In Examined Life, Judith Butler and Sunaura Taylor explore what it means to ‘take a walk’ in the mission district of San Francisco. One of the most fascinating parts of the discussion involves the rejection of the traditional idea of disability in favour of a social model based on interdependence.
Karl Marx stated, ‘the philosophers have merely interpreted the world in various ways. The point, however, is to change it’. Marx’s sentiment is, I think, shared by many; philosophy can be seen to be an abstract pursuit, and philosophers far-removed from everyday concerns. One philosopher who cannot, however, be accused of such abstraction is Peter Singer. Singer is rightly heralded as a philosopher at the forefront of Applied Ethics, the area where philosophy comes into direct contact with ‘the real world’.
In Examined Life, Astra Taylor places Singer at the heart of Manhattan, among boutiques and fast-food joints. Against this backdrop of wanton consumerism, Singer presents some of his most significant contributions to the field. In his Famine, Affluence, and Morality (1972), Singer asks us to consider the following argument:
- Premise 1: Suffering and death from lack of food, shelter, and medical care are bad
- Premise 2: If it is in our power to prevent something bad from happening, without thereby sacrificing anything of comparable moral importance, we ought, morally, to do it
- Premise 3: It is in our power to help prevent something bad from happening, without thereby sacrificing anything of comparable moral importance
- Conclusion: Therefore, we ought to help prevent suffering and death
We cannot argue with the validity of the argument here; but, if we are to establish its soundness, we must ensure the truth of the premises, thereby guaranteeing the truth of the conclusion. Now, premise 1 seems to me to be uncontroversial. There are few who would doubt that suffering and avoidable death are bad things. In support of premise 2, Singer provides his famous pond thought-experiment:
If I am walking past a shallow pond and see a child drowning in it, I ought to wade in and pull the child out. This will mean getting my clothes muddy, but this is insignificant, while the death of the child would presumably be a very bad thing.
I think we must all agree that anyone refusing to rescue the child, on account that he would ruin his clothing, would be considered a moral monster. Yet Singer’s point is that most of us act in such a reprehensible way most of the time, by, for example, spending money on luxury clothing rather than sending the same money to help save starving children. The fact that these children are thousands of miles away, or that there are many others who could help them, makes no significant difference to Singer.
Firstly, aid agencies and NGOs have frameworks in place that can deliver aid quickly and effectively across thousands of miles. This option may not have been open to us in the past but is now. Some may state that, even though it is possible to help others in faraway places, charity should still ‘begin at home’. While this may have made sense in the past, Singer believes that we ought to have more concern for those in absolute poverty in the third world, rather than the relative poverty of those in developed countries.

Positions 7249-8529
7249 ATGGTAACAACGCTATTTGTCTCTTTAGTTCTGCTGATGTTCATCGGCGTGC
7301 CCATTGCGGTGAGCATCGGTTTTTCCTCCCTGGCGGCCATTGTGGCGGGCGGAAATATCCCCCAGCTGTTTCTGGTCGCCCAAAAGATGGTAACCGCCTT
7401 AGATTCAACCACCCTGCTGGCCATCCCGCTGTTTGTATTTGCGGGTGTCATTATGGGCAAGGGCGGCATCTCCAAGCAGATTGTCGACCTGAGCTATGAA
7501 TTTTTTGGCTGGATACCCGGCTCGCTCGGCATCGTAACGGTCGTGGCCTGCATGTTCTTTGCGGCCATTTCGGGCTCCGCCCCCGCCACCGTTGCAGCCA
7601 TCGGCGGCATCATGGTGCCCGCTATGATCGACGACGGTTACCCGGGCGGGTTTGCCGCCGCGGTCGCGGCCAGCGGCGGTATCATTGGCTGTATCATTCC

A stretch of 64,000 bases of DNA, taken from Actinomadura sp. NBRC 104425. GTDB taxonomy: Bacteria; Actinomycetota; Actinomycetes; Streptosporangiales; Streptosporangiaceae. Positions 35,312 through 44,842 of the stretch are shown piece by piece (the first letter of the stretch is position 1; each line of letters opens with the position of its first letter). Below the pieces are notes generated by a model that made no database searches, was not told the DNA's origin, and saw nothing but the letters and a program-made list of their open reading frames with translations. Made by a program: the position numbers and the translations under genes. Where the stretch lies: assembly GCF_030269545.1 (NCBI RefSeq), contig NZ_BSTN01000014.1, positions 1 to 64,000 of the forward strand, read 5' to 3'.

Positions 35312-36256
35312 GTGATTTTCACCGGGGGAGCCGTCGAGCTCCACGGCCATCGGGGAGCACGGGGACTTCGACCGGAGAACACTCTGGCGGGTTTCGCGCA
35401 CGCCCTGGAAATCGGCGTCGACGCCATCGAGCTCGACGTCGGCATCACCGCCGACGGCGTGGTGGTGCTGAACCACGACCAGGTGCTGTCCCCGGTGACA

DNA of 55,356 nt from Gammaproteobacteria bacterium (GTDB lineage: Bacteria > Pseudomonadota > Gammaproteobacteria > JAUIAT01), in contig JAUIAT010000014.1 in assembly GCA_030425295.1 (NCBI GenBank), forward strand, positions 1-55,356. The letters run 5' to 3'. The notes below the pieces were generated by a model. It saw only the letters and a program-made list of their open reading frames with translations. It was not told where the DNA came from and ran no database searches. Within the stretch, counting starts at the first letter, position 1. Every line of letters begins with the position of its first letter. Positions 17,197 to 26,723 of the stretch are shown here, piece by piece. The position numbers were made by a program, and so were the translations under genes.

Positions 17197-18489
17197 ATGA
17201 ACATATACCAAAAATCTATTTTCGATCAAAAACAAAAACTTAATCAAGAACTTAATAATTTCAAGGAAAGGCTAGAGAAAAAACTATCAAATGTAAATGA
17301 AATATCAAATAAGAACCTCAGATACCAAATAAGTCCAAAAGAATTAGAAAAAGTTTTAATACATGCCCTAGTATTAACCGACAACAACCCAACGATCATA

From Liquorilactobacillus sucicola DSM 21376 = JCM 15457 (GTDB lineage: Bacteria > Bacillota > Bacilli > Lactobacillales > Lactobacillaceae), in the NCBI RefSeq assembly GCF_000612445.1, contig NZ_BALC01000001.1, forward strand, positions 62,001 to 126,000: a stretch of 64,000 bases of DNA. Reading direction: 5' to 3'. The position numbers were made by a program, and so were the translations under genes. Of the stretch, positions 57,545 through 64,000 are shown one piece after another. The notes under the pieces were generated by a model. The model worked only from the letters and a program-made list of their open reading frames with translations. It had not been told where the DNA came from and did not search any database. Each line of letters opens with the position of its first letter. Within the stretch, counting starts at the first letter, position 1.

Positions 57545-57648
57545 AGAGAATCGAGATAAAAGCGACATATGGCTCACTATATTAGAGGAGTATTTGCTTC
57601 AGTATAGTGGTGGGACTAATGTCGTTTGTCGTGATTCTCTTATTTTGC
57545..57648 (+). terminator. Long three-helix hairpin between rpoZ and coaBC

Secondly, the fact that there are others who can help is irrelevant. Suppose, for example that there were other people around the aforementioned pond, equally able to help but doing nothing. Does that mean that I should not help the drowning child? As such, unless we believe that our wearing designer clothes, driving executive cars, or eating in expensive restaurants is of more moral importance that the suffering and death of millions of people around the world, it seems clear that we ought to sacrifice some of these things in order to help out. Furthermore, most of us in the developed world are fortunate enough to be in a position to make this sacrifice (premise 3), therefore, we must accept the conclusion of the argument. But what exactly would this mean for us and how we live our lives?
Giving money to the starving would no longer be an act of charity, it would be our duty. Where would our obligation stop? Would we have to give maximally, until the point that what we are sacrificing is of more moral importance that the bad we are helping prevent? Although these are indeed questions to which Singer must respond, it seems clear that the least we can do is to do more than we are already doing: a portion of our income; giving up a holiday; eating out less often; having less pairs of shoes, etc. It is likely that such sacrifice would be enough to alleviate the suffering in the world to a level where no further is needed. Peter Singer donates 25% of his salary to charity; he suggests that those of us that can afford it donate too, even if only 1% of our income. Please see Singer’s The Life You Can Save site for further details.
Astra Taylor’s Examined Life may just appear to be just another philosophy documentary (not that there are nearly enough of them). What I mean by this is that we may be tempted to consider it as merely a vehicle for philosophers to convey their ideas; ideas that could be just as well conveyed through print (or even radio or podcast). However, there’s more to it than that. Examined Life places contemporary philosophers in contexts that force us to consider the relevance and, sometimes, urgency of the arguments they make.